Protesters march against Googler who forced tenants out
A group of about 50 protesters swarmed the San Francisco home of Google lawyer Jack Halprin early Wednesday morning.
Halprin purchased 812 Guerrero Street, a seven-unit apartment building in the Mission District, for $1.4 million in 2012.
In 2014, he served tenants an eviction notice under the Ellis Act, which allows landowners — many of whom had purchased buildings at a discount because of rent-controlled tenants — to push existing tenants out so the buildings can "go out of business" and be converted into condos.
According to Mission Local, this week tenant Rebecca Bauknight received a one-page Notice to Vacate that said she could be evicted from her apartment anytime after 6 a.m. Wednesday morning. Bauknight has reportedly lived in the building for more than 25 years.
Other tenants in the building recently won an appeal that effectively delayed their evictions from the building, but Bauknight did not join the law suit. A neighbor told Mission Local that Bauknight has a mental disability that prevented her from filing the papers on time.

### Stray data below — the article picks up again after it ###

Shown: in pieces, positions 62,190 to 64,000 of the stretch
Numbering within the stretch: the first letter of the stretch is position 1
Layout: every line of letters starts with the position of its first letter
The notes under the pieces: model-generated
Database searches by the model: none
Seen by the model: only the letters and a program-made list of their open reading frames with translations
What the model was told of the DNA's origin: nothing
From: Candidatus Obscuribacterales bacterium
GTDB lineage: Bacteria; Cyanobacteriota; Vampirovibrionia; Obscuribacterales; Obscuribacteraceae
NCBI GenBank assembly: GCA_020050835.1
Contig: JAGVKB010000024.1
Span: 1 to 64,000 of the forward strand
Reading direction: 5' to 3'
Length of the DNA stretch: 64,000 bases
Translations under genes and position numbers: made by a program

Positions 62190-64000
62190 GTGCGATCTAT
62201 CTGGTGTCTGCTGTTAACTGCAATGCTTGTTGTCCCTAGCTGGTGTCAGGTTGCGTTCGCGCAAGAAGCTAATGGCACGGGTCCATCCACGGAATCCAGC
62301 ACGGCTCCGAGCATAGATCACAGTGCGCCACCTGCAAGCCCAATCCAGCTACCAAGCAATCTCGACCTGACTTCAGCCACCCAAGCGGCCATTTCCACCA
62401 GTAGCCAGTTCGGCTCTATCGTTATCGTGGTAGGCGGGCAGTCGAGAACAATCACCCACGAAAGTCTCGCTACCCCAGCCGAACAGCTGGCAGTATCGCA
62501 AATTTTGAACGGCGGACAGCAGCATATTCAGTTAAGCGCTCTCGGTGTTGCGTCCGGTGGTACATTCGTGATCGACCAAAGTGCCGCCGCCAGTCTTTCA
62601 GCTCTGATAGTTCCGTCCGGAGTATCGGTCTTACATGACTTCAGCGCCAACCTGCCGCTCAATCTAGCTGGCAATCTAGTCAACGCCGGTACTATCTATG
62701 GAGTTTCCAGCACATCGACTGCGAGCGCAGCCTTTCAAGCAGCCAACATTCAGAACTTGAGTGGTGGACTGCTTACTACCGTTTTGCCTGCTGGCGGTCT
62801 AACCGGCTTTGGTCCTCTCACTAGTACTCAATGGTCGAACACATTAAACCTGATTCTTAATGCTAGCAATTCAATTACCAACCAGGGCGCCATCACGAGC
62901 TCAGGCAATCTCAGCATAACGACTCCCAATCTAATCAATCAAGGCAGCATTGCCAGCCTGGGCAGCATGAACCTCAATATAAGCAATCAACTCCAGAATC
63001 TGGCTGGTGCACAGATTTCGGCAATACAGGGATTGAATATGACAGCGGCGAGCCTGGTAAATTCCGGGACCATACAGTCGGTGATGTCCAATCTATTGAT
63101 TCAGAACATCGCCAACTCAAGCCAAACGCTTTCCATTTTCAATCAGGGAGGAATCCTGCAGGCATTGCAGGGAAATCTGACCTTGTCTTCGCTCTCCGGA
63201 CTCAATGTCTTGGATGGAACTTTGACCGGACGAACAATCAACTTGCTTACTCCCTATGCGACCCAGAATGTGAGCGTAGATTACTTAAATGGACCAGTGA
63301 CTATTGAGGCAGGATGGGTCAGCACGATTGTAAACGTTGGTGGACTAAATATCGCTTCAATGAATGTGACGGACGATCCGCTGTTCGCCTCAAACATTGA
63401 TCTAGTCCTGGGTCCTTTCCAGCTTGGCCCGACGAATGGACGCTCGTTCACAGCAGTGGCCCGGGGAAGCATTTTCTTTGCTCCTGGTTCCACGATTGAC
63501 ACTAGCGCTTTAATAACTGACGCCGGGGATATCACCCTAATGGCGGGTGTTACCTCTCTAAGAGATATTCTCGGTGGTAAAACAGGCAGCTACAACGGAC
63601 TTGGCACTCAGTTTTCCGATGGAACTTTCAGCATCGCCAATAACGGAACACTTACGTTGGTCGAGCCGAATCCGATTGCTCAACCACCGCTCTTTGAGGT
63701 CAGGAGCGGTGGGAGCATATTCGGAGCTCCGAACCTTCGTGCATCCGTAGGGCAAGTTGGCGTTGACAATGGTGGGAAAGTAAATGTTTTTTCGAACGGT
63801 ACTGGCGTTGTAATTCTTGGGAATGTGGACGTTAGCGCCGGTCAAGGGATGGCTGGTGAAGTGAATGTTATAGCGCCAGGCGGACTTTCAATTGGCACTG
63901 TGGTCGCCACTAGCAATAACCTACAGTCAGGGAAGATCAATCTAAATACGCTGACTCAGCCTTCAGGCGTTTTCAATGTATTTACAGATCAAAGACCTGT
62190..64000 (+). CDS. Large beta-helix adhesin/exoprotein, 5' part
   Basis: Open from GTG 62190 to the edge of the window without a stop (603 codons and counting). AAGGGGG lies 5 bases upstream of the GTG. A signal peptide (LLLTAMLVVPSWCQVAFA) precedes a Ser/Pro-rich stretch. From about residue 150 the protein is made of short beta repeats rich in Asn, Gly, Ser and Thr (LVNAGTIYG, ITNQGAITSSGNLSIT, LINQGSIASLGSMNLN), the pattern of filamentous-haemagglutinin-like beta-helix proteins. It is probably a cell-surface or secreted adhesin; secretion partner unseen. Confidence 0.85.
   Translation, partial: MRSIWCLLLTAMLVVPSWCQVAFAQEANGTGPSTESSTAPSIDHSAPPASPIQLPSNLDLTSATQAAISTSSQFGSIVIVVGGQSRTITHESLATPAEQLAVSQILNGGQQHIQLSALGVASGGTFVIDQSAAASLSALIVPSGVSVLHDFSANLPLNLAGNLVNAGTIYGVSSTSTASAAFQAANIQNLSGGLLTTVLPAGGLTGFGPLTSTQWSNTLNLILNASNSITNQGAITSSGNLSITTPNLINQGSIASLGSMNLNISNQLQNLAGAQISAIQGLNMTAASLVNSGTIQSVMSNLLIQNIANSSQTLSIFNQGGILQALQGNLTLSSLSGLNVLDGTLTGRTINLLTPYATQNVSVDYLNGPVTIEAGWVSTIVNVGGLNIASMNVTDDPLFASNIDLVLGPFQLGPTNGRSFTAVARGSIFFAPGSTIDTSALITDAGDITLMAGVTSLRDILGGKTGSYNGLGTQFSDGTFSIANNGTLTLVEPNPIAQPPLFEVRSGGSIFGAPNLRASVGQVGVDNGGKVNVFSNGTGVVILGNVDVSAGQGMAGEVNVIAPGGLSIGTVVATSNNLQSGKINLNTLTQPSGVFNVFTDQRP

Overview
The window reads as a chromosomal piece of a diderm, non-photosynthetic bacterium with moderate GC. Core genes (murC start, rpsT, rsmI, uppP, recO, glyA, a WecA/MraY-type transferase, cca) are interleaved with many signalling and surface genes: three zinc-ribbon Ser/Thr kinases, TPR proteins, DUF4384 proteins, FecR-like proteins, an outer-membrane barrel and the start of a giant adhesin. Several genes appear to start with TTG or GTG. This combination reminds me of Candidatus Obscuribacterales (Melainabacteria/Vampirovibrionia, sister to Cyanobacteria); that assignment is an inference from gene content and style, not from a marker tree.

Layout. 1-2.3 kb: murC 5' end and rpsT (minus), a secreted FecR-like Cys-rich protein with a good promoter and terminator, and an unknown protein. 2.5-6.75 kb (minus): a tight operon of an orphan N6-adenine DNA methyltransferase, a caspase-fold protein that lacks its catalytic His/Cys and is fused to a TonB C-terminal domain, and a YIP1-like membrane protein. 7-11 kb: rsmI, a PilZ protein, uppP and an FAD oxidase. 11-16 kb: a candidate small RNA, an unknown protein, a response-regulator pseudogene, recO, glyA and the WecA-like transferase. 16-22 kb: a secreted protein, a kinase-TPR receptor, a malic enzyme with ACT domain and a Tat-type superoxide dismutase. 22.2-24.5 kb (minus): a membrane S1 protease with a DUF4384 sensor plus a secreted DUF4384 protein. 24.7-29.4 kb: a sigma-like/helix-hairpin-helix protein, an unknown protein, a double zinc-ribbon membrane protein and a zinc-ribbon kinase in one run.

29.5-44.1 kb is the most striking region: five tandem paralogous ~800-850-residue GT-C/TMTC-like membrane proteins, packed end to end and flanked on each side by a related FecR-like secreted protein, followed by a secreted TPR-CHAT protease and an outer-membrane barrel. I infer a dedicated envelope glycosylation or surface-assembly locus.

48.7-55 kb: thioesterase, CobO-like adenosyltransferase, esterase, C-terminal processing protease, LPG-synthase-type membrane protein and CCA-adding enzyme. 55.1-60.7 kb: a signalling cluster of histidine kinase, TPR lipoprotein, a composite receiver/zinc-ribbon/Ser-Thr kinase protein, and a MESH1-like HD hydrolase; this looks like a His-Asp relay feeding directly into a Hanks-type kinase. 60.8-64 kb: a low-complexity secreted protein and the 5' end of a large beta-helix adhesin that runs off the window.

Protesters who showed up at Halprin's building Wednesday carried signs with slogans like "Evict Google," "We love Becky," and "This is a community, not a Monopoly board."
They chanted things like "Hey Google, you can't hide" and ""We're prepared to be arrested and we won't move."
Though a protester told the crowd that Bauknight left the building at around 4:30 Wednesday morning, a neighbor told Business Insider that she had not yet been evicted.
A representative for the protesters spoke to the crowd: "This is not right. This is not the San Francisco I love."
"When tenant rights are under attack, what do we do? Stand up and fight back," the crowd shouted.
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